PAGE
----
Chinese Covid-19 genetic data in US archive was removed in June 2020, virologist finds
- The sequences, now recovered, add to the limited genetic data available from the early phase of the pandemic
- Data had been removed at the request of the scientist who submitted it, but details of the sequences are included in a published paper by Wuhan team
The NIH confirmed on Wednesday that its staff had removed the sequences in June 2020, three months after they had been uploaded to the online US government-run genetic sequence archive. Archive rules allow researchers to ask to withdraw their submissions.
It made the disclosure after virologist Jesse Bloom, of the Fred Hutchinson Cancer Research Centre in Seattle, said he recovered genetic sequences that were collected by a team from Wuhan University in January and February 2020 but had been removed.
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But the details of the sequences, including their exact mutations, were included in a paper published by the Wuhan University researchers last June, which remains online.
Bloom first noticed the sequences in a research paper published last May that drew from the US archive and cited Wuhan University, but was surprised that he could not locate them, he said in a non-peer-reviewed paper uploaded this week to the preprint server bioRvix.
A hunch had pressed him to search the archive’s cloud server by guessing the url to see whether the deleted sequences were still there, away from public view.
“This strategy was successful,” Bloom wrote, adding that these sequences allowed reconstruction of 13 partial sequences of virus from early in the outbreak.
“The approach taken here hints it may be possible to advance understanding of Sars-CoV-2’s origins or early spread even without further on-the-ground studies, such as by more deeply probing data archived by the NIH and other entities,” he wrote.
“There is no plausible scientific reason for the deletion,” Bloom wrote, reasoning that there were “no corrections to the paper, the paper states human subjects’ approval was obtained, and the sequencing shows no evidence of [contamination]. It therefore seems likely the sequences were deleted to obscure their existence.”
Details of the sequences were included in a table in a paper by the Wuhan team published in the journal Small last June, which remains online.
Some scientists, citing Small, questioned Bloom’s assertion of obscuring data. Bloom tweeted in response that the information was less usable “as a table of mutations” in a little-known paper than in genetic sequences available in a database.
In their request to the NIH, the scientist who submitted the data said it had been updated and was being submitted to another database, so should be removed to avoid contradiction, the US agency said.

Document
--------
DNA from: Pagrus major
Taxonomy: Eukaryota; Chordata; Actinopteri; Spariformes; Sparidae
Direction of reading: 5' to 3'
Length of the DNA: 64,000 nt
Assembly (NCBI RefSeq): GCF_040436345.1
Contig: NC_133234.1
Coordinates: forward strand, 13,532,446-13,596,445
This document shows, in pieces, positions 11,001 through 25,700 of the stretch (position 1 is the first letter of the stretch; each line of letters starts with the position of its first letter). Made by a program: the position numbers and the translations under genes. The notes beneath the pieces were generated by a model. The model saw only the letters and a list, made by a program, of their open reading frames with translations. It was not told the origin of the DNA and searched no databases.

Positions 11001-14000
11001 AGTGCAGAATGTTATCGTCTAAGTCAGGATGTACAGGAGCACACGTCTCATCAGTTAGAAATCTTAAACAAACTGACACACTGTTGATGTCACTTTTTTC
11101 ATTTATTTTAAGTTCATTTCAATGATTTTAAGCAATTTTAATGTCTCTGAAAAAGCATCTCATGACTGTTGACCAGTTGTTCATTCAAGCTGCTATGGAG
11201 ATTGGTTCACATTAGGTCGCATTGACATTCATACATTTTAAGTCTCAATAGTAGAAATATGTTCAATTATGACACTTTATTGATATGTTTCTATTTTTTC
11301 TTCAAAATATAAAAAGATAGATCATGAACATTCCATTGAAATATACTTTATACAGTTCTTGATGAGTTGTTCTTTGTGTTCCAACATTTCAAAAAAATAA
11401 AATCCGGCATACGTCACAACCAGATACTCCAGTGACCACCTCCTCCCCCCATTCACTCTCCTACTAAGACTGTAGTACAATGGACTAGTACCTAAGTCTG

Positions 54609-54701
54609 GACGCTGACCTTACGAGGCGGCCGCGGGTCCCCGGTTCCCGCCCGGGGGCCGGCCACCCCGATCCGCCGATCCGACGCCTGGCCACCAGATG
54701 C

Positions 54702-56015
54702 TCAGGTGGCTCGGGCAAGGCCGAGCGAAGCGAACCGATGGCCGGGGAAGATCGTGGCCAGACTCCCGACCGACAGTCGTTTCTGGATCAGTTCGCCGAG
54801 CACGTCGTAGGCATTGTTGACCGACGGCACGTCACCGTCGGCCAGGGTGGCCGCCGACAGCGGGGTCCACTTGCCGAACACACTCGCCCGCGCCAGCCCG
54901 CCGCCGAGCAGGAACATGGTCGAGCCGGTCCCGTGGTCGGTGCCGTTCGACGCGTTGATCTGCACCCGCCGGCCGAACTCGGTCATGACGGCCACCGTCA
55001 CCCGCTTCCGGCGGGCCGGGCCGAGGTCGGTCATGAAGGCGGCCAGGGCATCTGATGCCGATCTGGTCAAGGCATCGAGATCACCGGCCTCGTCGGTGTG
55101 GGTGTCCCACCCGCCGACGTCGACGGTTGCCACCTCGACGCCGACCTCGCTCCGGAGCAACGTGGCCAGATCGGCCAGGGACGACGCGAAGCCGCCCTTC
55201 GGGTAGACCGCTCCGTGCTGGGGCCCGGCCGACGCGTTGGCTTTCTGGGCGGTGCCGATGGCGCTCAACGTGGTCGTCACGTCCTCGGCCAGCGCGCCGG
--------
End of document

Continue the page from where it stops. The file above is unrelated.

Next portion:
Two lead authors on the Wuhan paper did not respond to an emailed request from the South China Morning Post for comment about the removal.
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Chinese researchers operating with national grant funding, such as this Wuhan team, are understood to need approval to release data to external public databases. But Beijing has also moved to control publications about the virus, last year adding an approval process for related research, according to documents obtained by Associated Press.
Maciej Boni, an associate professor at Pennsylvania State University, said the genetic diversity added by the recovered data confirmed the generally accepted timeline for the virus’ emergence, and that Wuhan’s Huanan market was not its original location.
“It’s further confirmation that the date of origin was in the mid-October to mid-November range,” said Boni, who stressed the importance of data sharing in epidemic response. “Does it change the overall picture? No. But is the data valuable in confirming the picture? Yes.”
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He said the lack of genetic data from the pandemic’s early stages “has been the key problem with better understanding its origins”.
Bloom also said the sequences could help infer what the early ancestor of the virus in humans may have looked like, using the data to project that it would have had three mutations missing from those found at the market.
Sudhir Kumar, director of the Institute for Genomics and Evolutionary Medicine at Temple University, said it was difficult to make such hypotheses from a small data set, but agreed that Bloom’s “sleuthing” gave scientists something they had long wanted more of: original data to analyse.
“Would it be helpful to have more data from December 2019 as well as January 2020 from China? Yes,” he said. “It would tell us truly about the diversity of the coronavirus that persisted there.
“A similar kind of data excavation needs to be done in other countries as well,” he said, adding that the virus may have been spreading for some time globally before it was identified.
It remains unclear whether China will welcome a follow-up mission of international researchers. Beijing has denied accusations that it has been less than fully transparent.